In-transit loss is a term for animal deaths that occur during transportation. This loss varies among hog producers, transporters and packing plants. There are numerous factors associated with in-transit loss, including genetics, handling practices and weather (humidity and temperature). Pork producers, hog transporters and handlers along the pork chain can all take measures to minimize or even eliminate such losses. Studies show that during shipping and transportation, pigs with full stomachs are more likely to be subject to transport death, motion sickness and vomiting than pigs subjected to pre-slaughter feed withdrawal. Furthermore, there are also reports indicating that pigs that have been subjected to feed withdrawal are easier to move and handle during loading, transporting and unloading than animals that have not. Pre-slaughter feed withdrawal, therefore, could reduce in-transit losses and improve animal well-being.
Reducing Feed Cost
Feed consumed within 9-10 hr prior to slaughter is not converted into carcass weight gain. Feeding pigs before slaughter increases live animal weights but not carcass weight. Since it is carcass weights that are used for hog settlement, feed consumed by pigs just hours before slaughter is actually wasted. A recent study in the U.S. found that withholding feed for 24 hr pre-slaughter decreased feed consumption by approximately 2 kg per pig (on an as-fed basis). A study at the Prairie Swine Centre found that pre-slaughter feed withdrawal for 12 hr reduced feed consumption by 3 kg - $0.48 of feed cost per pig. Based on this study, the total saving for the Ontario pork industry from pre-slaughter feed withdrawal can translate to over $2 million.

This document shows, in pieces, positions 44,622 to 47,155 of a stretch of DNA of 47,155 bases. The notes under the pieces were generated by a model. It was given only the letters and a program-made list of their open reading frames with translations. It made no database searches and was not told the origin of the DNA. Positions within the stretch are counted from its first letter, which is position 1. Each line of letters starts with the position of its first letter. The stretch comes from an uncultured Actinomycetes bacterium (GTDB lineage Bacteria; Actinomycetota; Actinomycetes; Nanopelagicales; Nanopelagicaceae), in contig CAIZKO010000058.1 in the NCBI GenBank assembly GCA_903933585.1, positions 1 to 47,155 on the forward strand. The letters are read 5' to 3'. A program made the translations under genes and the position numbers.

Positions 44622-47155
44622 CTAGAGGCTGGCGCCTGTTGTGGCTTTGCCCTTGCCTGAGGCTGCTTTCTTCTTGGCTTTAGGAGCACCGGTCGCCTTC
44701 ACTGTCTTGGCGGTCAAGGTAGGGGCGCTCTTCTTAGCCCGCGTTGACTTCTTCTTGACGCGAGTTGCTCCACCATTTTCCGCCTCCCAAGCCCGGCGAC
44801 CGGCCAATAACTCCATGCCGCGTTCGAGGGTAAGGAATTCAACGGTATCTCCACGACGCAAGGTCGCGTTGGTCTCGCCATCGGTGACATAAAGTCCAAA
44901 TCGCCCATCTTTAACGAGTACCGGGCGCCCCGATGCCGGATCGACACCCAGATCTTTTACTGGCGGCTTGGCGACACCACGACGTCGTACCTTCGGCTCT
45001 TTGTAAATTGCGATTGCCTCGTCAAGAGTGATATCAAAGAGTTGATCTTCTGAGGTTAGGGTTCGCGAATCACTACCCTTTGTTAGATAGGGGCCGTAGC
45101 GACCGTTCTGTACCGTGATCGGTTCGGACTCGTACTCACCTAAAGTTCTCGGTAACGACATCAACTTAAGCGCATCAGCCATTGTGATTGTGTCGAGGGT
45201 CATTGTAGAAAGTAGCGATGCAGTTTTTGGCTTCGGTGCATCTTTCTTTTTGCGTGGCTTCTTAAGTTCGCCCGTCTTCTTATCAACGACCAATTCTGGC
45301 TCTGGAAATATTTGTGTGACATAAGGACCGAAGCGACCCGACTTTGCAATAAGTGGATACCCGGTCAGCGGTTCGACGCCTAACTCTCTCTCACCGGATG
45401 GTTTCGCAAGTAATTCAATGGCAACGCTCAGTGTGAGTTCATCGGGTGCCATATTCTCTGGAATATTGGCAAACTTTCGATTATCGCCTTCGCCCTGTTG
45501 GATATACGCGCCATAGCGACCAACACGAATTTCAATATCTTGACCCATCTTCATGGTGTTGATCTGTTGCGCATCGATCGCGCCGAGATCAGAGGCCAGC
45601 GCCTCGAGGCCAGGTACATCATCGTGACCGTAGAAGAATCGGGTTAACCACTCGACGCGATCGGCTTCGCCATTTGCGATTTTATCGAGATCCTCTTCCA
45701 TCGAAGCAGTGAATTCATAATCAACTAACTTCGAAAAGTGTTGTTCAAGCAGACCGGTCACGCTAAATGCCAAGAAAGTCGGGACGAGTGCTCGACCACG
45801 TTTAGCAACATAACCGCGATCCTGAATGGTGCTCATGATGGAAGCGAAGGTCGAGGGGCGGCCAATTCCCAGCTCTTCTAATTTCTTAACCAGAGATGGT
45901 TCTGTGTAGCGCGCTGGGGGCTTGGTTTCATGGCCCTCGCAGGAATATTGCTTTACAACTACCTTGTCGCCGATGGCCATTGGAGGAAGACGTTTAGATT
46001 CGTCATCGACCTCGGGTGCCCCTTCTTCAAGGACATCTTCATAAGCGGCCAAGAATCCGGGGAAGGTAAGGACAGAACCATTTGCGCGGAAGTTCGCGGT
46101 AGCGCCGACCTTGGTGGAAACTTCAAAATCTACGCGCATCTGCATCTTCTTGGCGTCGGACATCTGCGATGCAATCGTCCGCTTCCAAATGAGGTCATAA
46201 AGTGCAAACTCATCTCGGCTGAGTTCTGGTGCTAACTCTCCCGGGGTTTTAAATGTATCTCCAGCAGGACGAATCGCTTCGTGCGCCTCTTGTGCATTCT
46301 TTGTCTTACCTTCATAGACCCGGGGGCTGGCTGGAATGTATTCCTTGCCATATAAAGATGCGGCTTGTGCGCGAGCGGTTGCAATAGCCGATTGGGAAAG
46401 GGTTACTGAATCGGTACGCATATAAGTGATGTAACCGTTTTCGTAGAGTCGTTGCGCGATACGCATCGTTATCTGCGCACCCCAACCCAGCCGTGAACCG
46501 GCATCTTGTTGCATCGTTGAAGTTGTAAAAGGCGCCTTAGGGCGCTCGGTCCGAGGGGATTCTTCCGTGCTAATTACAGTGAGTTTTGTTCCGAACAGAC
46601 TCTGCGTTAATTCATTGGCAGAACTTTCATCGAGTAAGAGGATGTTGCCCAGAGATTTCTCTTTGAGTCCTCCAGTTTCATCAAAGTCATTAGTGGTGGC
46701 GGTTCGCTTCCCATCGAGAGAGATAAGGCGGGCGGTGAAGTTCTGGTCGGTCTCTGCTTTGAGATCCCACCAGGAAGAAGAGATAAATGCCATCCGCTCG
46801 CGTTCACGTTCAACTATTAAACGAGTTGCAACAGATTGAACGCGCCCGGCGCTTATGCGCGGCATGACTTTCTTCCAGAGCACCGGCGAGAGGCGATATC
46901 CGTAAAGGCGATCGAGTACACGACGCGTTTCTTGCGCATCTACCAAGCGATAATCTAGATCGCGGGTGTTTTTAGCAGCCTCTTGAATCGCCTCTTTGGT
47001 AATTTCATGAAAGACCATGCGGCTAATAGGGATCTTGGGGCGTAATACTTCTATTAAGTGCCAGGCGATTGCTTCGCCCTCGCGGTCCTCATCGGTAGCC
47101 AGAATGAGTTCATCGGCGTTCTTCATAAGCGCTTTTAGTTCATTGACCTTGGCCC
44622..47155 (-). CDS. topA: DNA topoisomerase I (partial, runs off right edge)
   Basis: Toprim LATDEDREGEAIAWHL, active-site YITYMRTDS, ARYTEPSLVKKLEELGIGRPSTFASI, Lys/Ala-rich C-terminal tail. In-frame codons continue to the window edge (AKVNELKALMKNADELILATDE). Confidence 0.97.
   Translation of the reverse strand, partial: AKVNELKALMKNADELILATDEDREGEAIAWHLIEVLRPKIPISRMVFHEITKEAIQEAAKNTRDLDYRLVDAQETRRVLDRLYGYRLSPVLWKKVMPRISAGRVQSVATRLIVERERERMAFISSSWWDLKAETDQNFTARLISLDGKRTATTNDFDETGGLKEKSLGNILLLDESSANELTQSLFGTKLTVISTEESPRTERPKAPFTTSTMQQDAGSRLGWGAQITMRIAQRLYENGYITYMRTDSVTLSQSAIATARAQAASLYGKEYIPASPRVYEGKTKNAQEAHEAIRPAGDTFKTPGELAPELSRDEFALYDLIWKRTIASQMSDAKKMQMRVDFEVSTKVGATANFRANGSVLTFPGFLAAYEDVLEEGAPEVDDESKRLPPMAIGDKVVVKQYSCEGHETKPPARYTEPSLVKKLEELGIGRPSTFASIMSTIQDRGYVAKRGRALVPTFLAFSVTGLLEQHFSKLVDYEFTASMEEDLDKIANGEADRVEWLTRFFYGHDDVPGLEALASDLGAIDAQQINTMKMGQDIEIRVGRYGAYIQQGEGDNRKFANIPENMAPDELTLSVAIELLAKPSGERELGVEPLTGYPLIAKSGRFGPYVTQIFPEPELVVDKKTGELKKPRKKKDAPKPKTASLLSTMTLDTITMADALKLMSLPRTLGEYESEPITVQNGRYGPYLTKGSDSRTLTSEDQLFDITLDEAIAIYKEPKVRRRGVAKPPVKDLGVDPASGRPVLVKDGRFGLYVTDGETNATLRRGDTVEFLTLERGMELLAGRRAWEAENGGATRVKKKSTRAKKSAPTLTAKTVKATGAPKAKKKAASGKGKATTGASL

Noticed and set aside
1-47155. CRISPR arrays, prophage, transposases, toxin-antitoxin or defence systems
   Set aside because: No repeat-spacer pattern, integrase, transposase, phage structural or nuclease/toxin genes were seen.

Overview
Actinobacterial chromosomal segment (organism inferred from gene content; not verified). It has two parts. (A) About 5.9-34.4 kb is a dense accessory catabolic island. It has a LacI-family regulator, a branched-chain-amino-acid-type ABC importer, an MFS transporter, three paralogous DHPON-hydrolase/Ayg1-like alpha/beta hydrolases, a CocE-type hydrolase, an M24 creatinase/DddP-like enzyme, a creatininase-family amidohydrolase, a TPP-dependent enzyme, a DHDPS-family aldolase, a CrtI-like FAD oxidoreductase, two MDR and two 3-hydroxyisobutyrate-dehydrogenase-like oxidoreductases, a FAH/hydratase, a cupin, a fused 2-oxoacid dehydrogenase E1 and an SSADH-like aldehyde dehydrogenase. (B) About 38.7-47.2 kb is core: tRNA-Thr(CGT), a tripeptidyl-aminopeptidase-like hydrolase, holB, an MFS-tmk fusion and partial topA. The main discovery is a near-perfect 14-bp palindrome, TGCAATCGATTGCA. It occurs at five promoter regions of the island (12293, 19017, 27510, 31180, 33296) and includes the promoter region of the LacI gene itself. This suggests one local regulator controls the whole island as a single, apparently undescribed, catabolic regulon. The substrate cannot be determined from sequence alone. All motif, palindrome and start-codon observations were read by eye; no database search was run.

Reducing the Amount of Gut Fill and the Cost of Its Disposal
Pigs denied access to feed for 12-18 hr prior to slaughter generate less waste in the form of gut contents at the packing plant. Consequently, the amount of waste and the cost associated with removal and disposal of the waste at the packing plant are reduced. Less waste is also better for the environment.
Losing Carcass Weight
The most significant effect of pre-slaughter feed withdrawal is the loss in live animal weight. The main source of live weight loss in the first 24 hr is gut contents loss, accounting for 80% of the total body weight loss. It has been reported that during the first 24 hr of feed withdrawal, pigs lose about 5% of their live body weight, at a rate of approximately 0.2% per hour or 50 g/kg of body weight. However, carcass weight loss only represents approximately 20% of the live weight loss during this 24-hr period and does not occur until 9-12 hr of feed withdrawal. Therefore, feed withdrawal 12-18 hr prior to slaughter could result in a slight loss in carcass weight. One study reported that overnight feed withdrawal resulted in a loss of 0.8%-0.9% in carcass yield.
Increasing Skin Damage and Stomach Ulcerations
Overnight feed withdrawal may cause increased carcass skin damage due to mixing and increased fighting between pigs. Research reports suggest that the problem is more pronounced in pigs fasted on-farm than those at the abattoir.
Another potential disadvantage of feed withdrawal is the formation of stomach ulcers, although research has shown that this problem only occurs with an extended period of feed withdrawal (over 24 hr). Withdrawal of feed for 12-18 hr prior to slaughter does not seem to cause stomach ulcerations.